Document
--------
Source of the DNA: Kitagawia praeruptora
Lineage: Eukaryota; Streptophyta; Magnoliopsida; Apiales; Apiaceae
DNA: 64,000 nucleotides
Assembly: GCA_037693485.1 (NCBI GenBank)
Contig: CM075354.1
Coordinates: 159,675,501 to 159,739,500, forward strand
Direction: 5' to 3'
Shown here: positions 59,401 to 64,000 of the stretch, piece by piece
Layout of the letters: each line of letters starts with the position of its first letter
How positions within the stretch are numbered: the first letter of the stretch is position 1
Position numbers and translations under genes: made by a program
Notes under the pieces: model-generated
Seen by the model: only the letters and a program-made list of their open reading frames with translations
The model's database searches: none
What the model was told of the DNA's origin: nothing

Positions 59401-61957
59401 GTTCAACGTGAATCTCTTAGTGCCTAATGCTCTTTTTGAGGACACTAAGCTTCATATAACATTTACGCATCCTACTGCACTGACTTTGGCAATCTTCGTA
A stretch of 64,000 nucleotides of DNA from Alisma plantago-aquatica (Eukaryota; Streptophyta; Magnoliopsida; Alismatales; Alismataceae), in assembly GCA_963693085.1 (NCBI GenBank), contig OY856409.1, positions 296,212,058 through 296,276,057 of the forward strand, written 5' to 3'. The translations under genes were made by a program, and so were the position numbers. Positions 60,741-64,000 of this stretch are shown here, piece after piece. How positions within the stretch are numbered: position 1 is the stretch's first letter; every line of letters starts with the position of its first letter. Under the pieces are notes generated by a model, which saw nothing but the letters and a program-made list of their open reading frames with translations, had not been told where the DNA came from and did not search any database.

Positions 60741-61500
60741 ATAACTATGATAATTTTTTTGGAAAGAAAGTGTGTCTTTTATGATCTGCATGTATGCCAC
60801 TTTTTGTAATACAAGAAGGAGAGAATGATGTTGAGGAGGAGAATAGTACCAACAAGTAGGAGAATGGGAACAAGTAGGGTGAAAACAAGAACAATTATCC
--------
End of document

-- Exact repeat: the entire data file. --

Source of the DNA: Kitagawia praeruptora
Lineage: Eukaryota; Streptophyta; Magnoliopsida; Apiales; Apiaceae
DNA: 64,000 nucleotides
Assembly: GCA_037693485.1 (NCBI GenBank)
Contig: CM075354.1
Coordinates: 159,675,501 to 159,739,500, forward strand
Direction: 5' to 3'
Shown here: positions 59,401 to 64,000 of the stretch, piece by piece
Layout of the letters: each line of letters starts with the position of its first letter
How positions within the stretch are numbered: the first letter of the stretch is position 1
Position numbers and translations under genes: made by a program
Notes under the pieces: model-generated
Seen by the model: only the letters and a program-made list of their open reading frames with translations
The model's database searches: none
What the model was told of the DNA's origin: nothing

Positions 59401-61957
59401 GTTCAACGTGAATCTCTTAGTGCCTAATGCTCTTTTTGAGGACACTAAGCTTCATATAACATTTACGCATCCTACTGCACTGACTTTGGCAATCTTCGTA
A stretch of 64,000 nucleotides of DNA from Alisma plantago-aquatica (Eukaryota; Streptophyta; Magnoliopsida; Alismatales; Alismataceae), in assembly GCA_963693085.1 (NCBI GenBank), contig OY856409.1, positions 296,212,058 through 296,276,057 of the forward strand, written 5' to 3'. The translations under genes were made by a program, and so were the position numbers. Positions 60,741-64,000 of this stretch are shown here, piece after piece. How positions within the stretch are numbered: position 1 is the stretch's first letter; every line of letters starts with the position of its first letter. Under the pieces are notes generated by a model, which saw nothing but the letters and a program-made list of their open reading frames with translations, had not been told where the DNA came from and did not search any database.

Positions 60741-61500
60741 ATAACTATGATAATTTTTTTGGAAAGAAAGTGTGTCTTTTATGATCTGCATGTATGCCAC
60801 TTTTTGTAATACAAGAAGGAGAGAATGATGTTGAGGAGGAGAATAGTACCAACAAGTAGGAGAATGGGAACAAGTAGGGTGAAAACAAGAACAATTATCC